SeeYouInCourtImageThis budget season has been the worst in memory for the Nutmeg Board of Education.  Next year will be the second year of a three-year contract with the Nutmeg Union of Teachers (NUTS), and that contract includes a salary increase of over three percent.  Moreover, health insurance costs are projected to increase by more than twice that amount.  At the same time, the State has reduced school aid, and Seymour Dollars, the irascible Chair of the Nutmeg Board of Finance, has already stated publicly that the Board of Education will have to tighten its belt because funding for the Board of Education will be flat next year.

As Finance Committee Chair, veteran Board member Bob Bombast has been cajoling his colleagues on the committee over email to make a demand on NUTS to open up the contract for concessions.  Penny Pincher responded that Bob should knock himself out, but that there is no way that NUTS will agree to give-backs.  Bob shot back in a terse email that, of course, he knows NUTS won’t play ball with give-backs, but when the Board takes NUTS to arbitration, it may get some relief.

Bob made the demand for concessions from NUTS, but the response from NUTS was swift and unequivocal – no concessions now or ever.  To make matters worse, Bob could not get the Board to push the concession discussions to arbitration, and thus Bob and the Board were forced to look elsewhere for reductions.

Again over email, Bob told his colleagues that the only way to come in with a reasonable budget increase will be to lay off a number of teachers and other employees.  The other members agreed, and the Committee proposed a 2017-2018 budget at the next Board meeting that provides for 20 teacher layoffs and a two-percent increase.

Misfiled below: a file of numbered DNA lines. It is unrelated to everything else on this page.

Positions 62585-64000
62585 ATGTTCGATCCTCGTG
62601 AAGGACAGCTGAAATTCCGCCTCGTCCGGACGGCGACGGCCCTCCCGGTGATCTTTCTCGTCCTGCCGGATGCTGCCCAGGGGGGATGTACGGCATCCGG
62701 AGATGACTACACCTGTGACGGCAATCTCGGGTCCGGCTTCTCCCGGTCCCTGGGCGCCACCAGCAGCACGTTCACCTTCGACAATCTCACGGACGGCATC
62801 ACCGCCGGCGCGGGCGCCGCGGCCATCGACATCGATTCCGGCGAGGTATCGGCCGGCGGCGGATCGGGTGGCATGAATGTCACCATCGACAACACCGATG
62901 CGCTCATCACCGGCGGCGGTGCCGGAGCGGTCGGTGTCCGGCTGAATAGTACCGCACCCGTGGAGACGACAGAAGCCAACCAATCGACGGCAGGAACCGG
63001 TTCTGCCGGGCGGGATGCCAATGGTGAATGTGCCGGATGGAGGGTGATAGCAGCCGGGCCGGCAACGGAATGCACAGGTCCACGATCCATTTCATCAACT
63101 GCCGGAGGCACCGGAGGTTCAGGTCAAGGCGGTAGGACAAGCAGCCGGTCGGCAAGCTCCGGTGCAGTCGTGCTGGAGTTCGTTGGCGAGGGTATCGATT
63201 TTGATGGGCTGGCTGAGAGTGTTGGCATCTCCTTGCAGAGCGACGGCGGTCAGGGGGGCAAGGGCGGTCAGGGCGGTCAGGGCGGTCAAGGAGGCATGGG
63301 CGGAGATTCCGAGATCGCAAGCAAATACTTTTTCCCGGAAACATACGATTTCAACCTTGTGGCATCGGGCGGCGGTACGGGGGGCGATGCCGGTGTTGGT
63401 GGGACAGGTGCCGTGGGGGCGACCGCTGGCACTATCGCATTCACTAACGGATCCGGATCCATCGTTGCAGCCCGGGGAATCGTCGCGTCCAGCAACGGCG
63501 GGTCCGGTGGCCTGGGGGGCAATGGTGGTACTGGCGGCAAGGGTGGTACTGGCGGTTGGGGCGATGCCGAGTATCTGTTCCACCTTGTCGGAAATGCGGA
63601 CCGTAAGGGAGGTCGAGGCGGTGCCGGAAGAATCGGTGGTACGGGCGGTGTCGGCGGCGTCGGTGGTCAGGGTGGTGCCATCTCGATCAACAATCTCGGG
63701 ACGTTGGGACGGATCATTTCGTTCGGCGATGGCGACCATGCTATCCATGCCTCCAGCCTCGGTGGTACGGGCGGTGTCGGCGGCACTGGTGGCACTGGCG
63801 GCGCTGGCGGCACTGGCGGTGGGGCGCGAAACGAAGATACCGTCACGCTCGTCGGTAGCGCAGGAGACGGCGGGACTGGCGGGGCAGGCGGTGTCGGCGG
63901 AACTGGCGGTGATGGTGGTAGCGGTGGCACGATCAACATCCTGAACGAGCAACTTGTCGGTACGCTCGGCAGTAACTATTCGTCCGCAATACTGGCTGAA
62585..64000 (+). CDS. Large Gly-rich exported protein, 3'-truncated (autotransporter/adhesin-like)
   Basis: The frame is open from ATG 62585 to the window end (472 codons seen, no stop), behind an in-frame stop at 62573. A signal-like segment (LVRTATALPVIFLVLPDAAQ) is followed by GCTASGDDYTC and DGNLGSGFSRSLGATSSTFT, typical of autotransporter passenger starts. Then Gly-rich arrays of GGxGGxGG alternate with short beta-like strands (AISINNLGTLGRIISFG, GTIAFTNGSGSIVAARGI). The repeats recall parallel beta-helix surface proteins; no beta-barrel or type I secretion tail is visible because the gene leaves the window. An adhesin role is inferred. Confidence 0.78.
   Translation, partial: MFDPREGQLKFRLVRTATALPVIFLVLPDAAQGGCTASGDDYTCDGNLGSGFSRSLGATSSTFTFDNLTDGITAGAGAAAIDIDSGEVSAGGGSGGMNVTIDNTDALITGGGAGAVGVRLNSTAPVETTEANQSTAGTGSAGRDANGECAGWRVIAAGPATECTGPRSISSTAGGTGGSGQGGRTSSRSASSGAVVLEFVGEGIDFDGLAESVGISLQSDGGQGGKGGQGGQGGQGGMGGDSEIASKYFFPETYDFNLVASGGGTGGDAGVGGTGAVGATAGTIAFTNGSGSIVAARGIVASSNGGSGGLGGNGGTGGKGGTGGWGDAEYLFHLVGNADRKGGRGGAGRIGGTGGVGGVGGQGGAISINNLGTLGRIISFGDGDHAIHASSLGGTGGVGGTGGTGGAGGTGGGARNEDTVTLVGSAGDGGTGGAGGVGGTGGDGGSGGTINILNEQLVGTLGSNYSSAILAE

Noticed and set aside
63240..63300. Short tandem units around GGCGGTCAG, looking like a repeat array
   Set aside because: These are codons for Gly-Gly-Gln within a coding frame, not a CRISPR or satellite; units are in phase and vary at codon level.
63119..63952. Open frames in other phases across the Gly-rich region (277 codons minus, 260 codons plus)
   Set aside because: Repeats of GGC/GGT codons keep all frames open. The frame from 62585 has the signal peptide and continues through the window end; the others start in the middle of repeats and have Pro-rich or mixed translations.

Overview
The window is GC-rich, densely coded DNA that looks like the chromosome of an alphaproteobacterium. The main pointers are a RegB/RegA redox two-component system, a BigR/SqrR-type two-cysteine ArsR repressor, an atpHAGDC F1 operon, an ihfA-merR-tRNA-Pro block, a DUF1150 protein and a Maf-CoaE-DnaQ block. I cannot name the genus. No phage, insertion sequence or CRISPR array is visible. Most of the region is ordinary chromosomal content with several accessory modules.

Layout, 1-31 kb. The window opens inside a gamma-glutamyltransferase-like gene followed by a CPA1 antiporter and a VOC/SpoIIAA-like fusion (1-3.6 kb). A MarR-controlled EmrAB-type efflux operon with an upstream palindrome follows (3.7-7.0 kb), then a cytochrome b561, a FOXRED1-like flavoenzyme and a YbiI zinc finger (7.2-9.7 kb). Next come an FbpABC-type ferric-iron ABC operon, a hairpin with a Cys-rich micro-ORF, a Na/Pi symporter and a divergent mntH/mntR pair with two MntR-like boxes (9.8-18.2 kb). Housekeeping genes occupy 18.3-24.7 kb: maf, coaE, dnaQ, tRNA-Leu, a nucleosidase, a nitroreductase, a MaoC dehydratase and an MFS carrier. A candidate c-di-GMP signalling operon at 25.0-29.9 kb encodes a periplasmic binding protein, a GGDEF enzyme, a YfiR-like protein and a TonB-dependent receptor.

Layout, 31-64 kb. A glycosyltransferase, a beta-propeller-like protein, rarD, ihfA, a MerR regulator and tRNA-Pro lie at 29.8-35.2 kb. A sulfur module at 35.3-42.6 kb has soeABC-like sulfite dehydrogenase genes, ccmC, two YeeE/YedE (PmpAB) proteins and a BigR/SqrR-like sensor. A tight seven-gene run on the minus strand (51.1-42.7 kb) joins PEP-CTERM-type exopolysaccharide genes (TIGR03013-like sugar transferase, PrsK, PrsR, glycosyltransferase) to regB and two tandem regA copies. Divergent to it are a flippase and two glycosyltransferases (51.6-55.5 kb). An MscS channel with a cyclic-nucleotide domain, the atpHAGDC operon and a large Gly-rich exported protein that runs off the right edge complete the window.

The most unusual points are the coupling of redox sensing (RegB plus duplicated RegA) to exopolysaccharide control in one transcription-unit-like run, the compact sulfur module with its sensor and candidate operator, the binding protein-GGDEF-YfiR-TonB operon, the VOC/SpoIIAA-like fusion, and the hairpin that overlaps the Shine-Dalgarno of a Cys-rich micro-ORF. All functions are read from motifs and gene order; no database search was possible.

Mal Content, a new Board member, took issue with the proposed budget.  “How can I agree to cut teacher positions if I do not know what they are?”

For once, Bob responded with equanimity.  “That is more than fair,” he responded.  “However, it is early, and we are not exactly sure what positions will have to be cut.  But we can start by notifying all the non-tenured teachers that their contracts will not be renewed.  That will give us some breathing room for now, and we can sort out later which of them will actually get laid off.”  With that, Bob moved, Penny Pincher seconded, and the Board voted to direct Mr. Superintendent to notify all non-tenured teachers that their contracts of employment will not be renewed for next year.

The Board then approved the proposed budget with a two-percent increase over last year, and sent it on to the Board of Finance for action.  As expected, Seymour Dollars was “outraged” that the Board of Education would “dare” to submit a budget with a two-percent increase in these “dark days.”  Seymour and the Board of Finance rejected the increase proposed by the Board of Education, and it adopted a flat budget.  Adding insult to injury, the Board of Finance also conveyed to the Board of Education a number of suggestions for so-called “efficiencies,” including consolidating all purchasing through the Town and having the Town do all building maintenance.

Bob and the rest of the Board members were incensed by Seymour’s actions.  Bob promptly tweeted that Seymour has no business interfering with Board of Education and that it would be a cold day in hell before the Nutmeg Board of Education would dignify Seymour’s meddling with a response.